Hi Dave,Sounds like an interesting idea, kinda Many2Many meets elearning design challenge.Personally I reckon that you need a fixed group of people writing in an area though to make this work (Many 2 Many, Crooked Timber etc. again). People aren’t going to pack up and start posting on a blog that they don’t have a stake in (in many ways that’s what blogging is based on) so you’d be looking at a panel or group.The format would be fine, something like the RSS / subscribe to comments features available in WordPress. See here to get a look, try out: http://incsub.org/blog/?p=329I’d keep it asynchronous with perhaps a podcasted conference though.If it’s just a lot of one offs then it’s echo / buzz … brings me back to the panel idea thingy.I think you’d get an audience, pretty quickly too with the right ‘panelists’… it should really be invitation, you know who you would prefer to have writing there.You an’t make money ourt of blogs, can you :O) The best kind of model is a Corante, Weblogs Inc / Salon one I reckon.On that note if you’d like to prototype and set up one I’ll happily have a run at it with http://incsub.org if you like!Cheers, James

  3. David Parkinson says:

    WIIFY == What’s in it for you, right?

  4. smm@videotron.ca says:

    It seems to me that what you’re all searching for is a good Forum to get this discussion going. I can thoroughly recommend the Cre8asite Forums – http://www.cre8asiteforums.com/index.php – for a place for relaxed and mutually respectful discussions. If that one doesn’t fit, then it’s relatively easy to set up a new Forum. The software is very available and fairly easy to manipulate.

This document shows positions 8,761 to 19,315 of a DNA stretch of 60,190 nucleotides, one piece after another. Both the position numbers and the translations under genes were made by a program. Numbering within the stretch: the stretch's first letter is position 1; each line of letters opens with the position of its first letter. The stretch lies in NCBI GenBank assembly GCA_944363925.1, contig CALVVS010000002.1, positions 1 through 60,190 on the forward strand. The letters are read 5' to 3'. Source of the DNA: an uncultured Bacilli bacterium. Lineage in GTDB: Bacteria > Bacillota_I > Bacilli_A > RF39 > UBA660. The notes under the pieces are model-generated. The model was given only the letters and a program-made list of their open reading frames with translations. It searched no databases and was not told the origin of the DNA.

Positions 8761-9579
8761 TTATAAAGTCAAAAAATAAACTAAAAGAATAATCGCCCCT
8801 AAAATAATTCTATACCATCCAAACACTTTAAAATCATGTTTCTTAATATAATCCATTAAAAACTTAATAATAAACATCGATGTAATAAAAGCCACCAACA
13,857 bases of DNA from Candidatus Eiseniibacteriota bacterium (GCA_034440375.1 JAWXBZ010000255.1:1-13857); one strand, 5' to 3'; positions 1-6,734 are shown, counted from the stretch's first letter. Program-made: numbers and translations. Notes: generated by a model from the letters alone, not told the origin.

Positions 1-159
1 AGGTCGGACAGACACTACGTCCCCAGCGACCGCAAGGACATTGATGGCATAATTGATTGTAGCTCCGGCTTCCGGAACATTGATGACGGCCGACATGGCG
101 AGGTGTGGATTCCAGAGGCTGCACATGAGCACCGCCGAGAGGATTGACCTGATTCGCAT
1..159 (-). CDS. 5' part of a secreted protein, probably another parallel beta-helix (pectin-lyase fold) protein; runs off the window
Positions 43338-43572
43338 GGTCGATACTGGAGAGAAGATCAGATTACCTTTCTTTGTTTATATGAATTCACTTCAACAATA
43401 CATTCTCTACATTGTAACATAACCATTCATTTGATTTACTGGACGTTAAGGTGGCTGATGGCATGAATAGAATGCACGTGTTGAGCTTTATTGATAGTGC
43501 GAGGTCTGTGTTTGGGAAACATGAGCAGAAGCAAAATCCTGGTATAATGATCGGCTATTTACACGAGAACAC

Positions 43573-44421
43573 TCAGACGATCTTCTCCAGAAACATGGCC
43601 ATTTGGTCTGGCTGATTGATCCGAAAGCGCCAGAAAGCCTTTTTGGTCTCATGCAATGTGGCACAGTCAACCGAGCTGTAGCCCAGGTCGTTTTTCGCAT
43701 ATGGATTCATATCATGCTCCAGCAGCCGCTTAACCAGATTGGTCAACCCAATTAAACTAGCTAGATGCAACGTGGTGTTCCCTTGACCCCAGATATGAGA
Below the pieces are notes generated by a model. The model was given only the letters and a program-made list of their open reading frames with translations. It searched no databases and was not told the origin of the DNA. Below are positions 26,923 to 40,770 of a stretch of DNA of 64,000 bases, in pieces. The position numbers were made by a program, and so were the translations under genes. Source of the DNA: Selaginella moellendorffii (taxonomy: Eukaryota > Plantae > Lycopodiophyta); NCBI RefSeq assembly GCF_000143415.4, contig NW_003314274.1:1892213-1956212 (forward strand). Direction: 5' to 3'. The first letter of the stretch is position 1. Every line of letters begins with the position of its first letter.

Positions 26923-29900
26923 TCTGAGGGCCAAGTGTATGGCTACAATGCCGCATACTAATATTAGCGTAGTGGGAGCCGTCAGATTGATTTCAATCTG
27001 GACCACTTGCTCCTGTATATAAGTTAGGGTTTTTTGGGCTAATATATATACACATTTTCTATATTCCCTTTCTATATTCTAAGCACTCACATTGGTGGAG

5. James Farmer says:

    Don’t think a forum would have much motivating or sticking power…

  6. It’s a good idea…I don’t think those are the “inevitable” questions though…for one thing they are all closed!So how about:* What would it take for you to become involved in a project like this?* How could we ensure that the ideas generated by this project really are innovative and are useful and creative contributions? (I assume that we are doing this because we are looking for emergent ideas, which pop out of conversation, and therefore, none of us should come to these conversations with the answers, but rather with the questions and with suspended assumptions…see Bohmian dialogue)* What applications can you see for this in a variety of sectors.I’m already using this model to co-create a design for a conference and to think about ways in which conference experiences can be improved process-wise.I think there’s a good nugget here…what if we had a Skype conference with some folks on this to flesh it out further ;-)

  7. James Farmer says:

    Sounds good (he said inviting himself along :O)Skype ID: jamesnfarmer

  8. Meryn says: